Fachbereich Veterinärmedizin



    Comparative molecular analysis substantiates zoonotic potential of equine methicillin-resistant Staphylococcus aureus (2009)

    Zeitschriftenartikel / wissenschaftlicher Beitrag
    Walther, Birgit
    Monecke, Stefan
    Ruscher, Claudia
    Friedrich, Alexander W
    Ehricht, Ralf
    Slickers, Peter
    Soba, Alexandra
    Wleklinski, Claus-G
    Wieler, Lothar H
    Lübke-Becker, Antina
    Journal of clinical microbiology; 47(3) — S. 704–710
    ISSN: 0095-1137
    DOI: 10.1128/JCM.01626-08
    Pubmed: 19109463
    Institut für Mikrobiologie und Tierseuchen

    Robert-von-Ostertag-Str. 7-13
    Gebäude 35
    14163 Berlin
    +49 30 838 51840 / 51843

    Abstract / Zusammenfassung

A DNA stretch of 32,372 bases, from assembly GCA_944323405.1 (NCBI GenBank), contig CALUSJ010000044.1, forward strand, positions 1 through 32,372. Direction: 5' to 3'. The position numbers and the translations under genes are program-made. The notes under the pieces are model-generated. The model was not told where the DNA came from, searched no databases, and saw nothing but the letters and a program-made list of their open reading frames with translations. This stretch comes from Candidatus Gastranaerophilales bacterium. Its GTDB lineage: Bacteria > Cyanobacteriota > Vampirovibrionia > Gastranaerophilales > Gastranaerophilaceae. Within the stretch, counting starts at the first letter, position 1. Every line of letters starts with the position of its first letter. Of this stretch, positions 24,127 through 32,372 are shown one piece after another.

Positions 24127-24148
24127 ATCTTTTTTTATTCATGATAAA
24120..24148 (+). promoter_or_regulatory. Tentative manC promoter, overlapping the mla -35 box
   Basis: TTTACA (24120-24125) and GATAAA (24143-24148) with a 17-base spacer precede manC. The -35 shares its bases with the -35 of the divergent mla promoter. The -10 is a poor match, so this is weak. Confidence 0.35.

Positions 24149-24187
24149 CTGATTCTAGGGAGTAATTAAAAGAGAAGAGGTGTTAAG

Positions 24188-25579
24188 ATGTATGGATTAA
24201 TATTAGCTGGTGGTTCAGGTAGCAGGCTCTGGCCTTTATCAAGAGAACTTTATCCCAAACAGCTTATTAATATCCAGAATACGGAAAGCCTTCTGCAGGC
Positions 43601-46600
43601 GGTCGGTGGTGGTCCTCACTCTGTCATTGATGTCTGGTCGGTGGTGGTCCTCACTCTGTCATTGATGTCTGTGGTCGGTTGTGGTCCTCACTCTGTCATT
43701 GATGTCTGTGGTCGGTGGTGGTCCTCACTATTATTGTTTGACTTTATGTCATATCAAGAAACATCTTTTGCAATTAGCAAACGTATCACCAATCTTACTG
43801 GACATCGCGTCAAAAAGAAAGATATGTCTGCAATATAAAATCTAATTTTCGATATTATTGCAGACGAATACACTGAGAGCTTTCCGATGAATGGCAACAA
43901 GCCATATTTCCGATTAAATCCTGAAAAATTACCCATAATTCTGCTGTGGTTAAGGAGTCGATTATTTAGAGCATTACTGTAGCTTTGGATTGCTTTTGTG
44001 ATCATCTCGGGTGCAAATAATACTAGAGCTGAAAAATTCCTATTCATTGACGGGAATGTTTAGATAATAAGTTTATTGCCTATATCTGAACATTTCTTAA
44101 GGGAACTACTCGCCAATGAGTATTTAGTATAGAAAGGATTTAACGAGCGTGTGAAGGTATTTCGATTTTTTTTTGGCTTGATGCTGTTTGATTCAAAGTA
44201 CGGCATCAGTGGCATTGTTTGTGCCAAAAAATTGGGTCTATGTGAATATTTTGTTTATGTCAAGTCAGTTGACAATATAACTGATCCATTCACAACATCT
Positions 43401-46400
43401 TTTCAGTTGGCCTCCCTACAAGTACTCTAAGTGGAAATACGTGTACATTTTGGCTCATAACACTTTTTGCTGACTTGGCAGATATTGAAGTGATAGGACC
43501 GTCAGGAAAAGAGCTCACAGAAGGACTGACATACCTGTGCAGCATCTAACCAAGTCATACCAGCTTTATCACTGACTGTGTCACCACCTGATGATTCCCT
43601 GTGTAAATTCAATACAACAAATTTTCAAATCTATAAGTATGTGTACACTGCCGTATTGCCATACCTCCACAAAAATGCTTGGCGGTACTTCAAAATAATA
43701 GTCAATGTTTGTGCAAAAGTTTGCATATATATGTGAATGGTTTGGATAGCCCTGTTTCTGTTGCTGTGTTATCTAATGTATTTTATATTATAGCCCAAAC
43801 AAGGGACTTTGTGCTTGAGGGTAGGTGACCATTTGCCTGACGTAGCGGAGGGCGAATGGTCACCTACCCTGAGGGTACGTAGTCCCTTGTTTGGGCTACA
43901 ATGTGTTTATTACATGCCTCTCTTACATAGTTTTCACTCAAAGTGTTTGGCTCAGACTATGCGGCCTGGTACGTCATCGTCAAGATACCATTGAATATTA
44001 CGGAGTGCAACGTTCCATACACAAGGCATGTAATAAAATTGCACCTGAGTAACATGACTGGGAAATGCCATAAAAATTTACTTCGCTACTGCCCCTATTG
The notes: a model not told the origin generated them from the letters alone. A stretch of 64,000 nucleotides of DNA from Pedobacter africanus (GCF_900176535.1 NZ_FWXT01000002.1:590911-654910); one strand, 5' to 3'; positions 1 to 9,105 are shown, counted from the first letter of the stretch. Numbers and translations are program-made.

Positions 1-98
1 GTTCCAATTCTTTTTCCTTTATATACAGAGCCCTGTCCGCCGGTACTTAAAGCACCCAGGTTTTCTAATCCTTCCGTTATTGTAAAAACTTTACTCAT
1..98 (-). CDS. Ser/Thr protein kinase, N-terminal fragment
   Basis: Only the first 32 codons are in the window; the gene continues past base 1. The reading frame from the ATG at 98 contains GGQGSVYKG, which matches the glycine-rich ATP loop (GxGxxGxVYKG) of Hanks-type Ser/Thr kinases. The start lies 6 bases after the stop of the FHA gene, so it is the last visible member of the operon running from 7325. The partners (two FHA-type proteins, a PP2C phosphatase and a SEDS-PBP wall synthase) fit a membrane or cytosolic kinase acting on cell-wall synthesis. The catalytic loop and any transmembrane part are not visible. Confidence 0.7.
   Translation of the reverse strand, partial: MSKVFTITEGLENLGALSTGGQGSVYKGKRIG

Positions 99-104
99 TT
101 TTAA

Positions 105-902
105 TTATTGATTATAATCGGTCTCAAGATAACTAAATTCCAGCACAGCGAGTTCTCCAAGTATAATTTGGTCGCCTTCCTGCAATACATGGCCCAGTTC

Despite the increasing importance of methicillin-resistant Staphylococcus aureus (MRSA) in veterinary medicine, knowledge about the epidemiology of the pathogen in horses is still poor. The phylogenetic relationship of strains of human and equine origins has been addressed before, usually by analyzing results of common standard classification methods for MRSA. This work intends to go beyond the baseline of typing procedures in order to comparatively characterize equine and human MRSA strains with similar phylogenetic backgrounds. In addition to multilocus sequence typing, pulsed-field gel electrophoresis, spa typing, staphylococcal cassette chromosome mec typing, and a PCR for Panton-Valentine leukocidin gene detection, a microarray analysis of a total of 185 structural, virulence-associated, and resistance loci was applied. The results showed that clonal complex 8 (CC8) was absolutely predominant (16 strains) in 19 investigated equine MRSA strains. Of the CC8 strains, 13 belonged to sequence type 254 (ST254) and the other 3 to ST8. This genotype has been isolated from different equine patients in various regions over several years, substantiating the apparent predominance of CC8 STs in MRSA strains of horses worldwide. Furthermore, comparatively investigated human strains of ST254 displayed molecular-typing results indistinguishable from those for strains of equine origin. Two further equine strains (ST22 and ST1117) showed similarity to ST22 human strains (CC22). One equine strain belonged to ST398, a genotype recently described as being frequently isolated from specimens from pigs and pig farmers. These data provide evidence for the adaptation of certain MRSA genotypes to more than one mammalian species, reflecting their extended host spectra.